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Industry Leaders Gather for Annual Rail Conference

More than 1,200 passenger rail professionals gathered in Salt Lake City June 21-24 to network, share best practices, discuss trends and innovations, learn about industry products and services and engage in pressing industry issues as APTA conducted its International Rail Rodeo and Annual Rail Conference.

“Salt Lake is a true public transportation success story and APTA is grateful to the Utah Transit Authority (UTA) and CEO Mike Allegra for making us feel like hometown neighbors this week,” APTA President & CEO Michael Melaniphy said at the Opening General Session.

“This event is one of APTA’s largest. For the next three days, prepare to be impressed. We have designed a program to deliver the timeliest information on such issues as operations, safety and security, finance, capital projects, and advances in technology across every rail mode.”

In addition to the more than 40 focused sessions in six tracks of study, numerous technical forums, committee meetings, awards presentations and workshops were four General Sessions that featured advocacy updates, safety and security awards presentations, DOT news, a discussion of international funding and financing mechanisms and a special presentation about the race between New York City and Boston for the nation’s first subway.

Brief reports of those General Sessions start below. Find more conference news and photos in this issue.

Washington: SU4T’s Action and Impact
At the June 22 Opening General Session, APTA Chair Phillip Washington, chief executive officer of Los Angeles Metro, praised the “big noise” the public transportation industry and its supporters made on Stand Up for Transportation Day (SU4T), April 9, and in its aftermath.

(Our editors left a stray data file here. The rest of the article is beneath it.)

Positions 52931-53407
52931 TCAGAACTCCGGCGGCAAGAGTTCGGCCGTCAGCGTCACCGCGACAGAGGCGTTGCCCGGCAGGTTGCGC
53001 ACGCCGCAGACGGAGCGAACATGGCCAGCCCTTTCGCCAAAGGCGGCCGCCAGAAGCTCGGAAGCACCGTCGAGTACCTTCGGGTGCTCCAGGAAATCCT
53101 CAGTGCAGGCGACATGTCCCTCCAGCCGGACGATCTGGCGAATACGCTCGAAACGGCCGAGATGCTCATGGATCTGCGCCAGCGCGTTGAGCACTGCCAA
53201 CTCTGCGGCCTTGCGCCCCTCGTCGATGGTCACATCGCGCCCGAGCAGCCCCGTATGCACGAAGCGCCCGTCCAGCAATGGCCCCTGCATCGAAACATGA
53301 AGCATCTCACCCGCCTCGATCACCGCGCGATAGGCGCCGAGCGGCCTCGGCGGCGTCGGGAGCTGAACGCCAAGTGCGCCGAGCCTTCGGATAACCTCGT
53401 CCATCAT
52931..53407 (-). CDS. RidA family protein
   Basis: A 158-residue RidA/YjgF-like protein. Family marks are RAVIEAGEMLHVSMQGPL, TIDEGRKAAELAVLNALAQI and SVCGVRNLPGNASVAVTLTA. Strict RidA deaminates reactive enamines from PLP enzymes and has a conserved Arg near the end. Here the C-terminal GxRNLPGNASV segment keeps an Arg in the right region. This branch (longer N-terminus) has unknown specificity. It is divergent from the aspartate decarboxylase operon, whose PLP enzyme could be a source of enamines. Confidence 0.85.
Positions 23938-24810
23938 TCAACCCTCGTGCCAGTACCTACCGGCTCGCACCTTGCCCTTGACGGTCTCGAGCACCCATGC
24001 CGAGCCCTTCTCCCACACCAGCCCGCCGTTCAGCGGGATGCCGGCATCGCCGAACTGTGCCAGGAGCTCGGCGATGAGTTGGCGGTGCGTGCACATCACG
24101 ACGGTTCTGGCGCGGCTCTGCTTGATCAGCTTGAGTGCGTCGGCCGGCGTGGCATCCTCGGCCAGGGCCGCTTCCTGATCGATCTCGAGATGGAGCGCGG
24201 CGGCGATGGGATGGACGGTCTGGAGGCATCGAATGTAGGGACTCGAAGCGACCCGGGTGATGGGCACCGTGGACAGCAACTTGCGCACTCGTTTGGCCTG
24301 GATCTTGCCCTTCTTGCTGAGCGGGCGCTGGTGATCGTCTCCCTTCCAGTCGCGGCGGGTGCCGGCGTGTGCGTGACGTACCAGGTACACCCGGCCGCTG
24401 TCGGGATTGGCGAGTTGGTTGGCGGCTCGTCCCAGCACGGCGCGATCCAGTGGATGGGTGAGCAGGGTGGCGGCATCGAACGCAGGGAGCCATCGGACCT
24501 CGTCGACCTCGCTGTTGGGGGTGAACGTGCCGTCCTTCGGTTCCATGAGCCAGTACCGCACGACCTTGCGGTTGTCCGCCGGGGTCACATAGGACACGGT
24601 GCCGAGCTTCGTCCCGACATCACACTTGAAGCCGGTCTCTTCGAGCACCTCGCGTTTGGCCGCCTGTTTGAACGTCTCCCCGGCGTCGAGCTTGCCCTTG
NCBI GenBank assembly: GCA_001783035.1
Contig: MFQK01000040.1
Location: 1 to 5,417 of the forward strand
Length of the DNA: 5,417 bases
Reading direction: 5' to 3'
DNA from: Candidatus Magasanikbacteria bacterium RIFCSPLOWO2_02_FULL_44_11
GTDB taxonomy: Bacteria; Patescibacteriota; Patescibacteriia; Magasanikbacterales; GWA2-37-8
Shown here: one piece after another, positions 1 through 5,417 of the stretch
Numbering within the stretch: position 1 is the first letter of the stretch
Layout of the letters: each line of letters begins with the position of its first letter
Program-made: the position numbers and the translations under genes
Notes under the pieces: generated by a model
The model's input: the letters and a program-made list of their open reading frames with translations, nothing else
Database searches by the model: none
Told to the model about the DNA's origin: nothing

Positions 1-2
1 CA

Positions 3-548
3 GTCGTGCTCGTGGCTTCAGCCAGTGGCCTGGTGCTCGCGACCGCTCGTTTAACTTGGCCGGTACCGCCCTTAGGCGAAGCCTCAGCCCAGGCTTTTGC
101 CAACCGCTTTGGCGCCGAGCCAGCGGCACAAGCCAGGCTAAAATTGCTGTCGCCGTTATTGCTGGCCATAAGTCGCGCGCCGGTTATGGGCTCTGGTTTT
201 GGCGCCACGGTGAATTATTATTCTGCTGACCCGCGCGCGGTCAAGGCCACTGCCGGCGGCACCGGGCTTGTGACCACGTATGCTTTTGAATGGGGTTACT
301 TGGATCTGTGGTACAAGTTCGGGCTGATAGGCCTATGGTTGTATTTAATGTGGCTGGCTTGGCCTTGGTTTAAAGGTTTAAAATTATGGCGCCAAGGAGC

SU4T was one of Washington’s signature projects as APTA chair and, he said, “it linked two of my favorite things—action and impact.” More than 360 entities from across the U.S. participated in more than 150 events based on the need to work together in the best interest of the country to repair, strengthen and build its transportation infrastructure.

As for impact, Washington pointed out that six governors, one former governor, nine members of the U.S. Senate, 50 members of the House and 71 mayors participated in SU4T events, as did FTA Acting Administrator Therese ­McMillan and numerous state DOT leaders. More than 22,000 advocates representing every single congressional district signed APTA’s online petition. And in addition to extensive media coverage, SU4T was the third highest U.S. trending topic on Twitter that day.

However, Washington emphasized, the push for a long-term bill continues. “Too many of us are operating 21st-century vehicles on 19th-­century infrastructure,” he said. While the primary benefit of long-term federal funding is to allow transit systems to make plans, another is that ­federal support helps balance the risk undertaken by private-sector partners.

He cited APTA statistics showing that eliminating federal funds for public transportation would shrink the entire economy by $227 billion—leading to a 43 percent cut in agencies’ capital budgets. Long-term, fully funded federal support for transportation, he said, is “a matter of economic prosperity, of national security, of nation building right here at home.”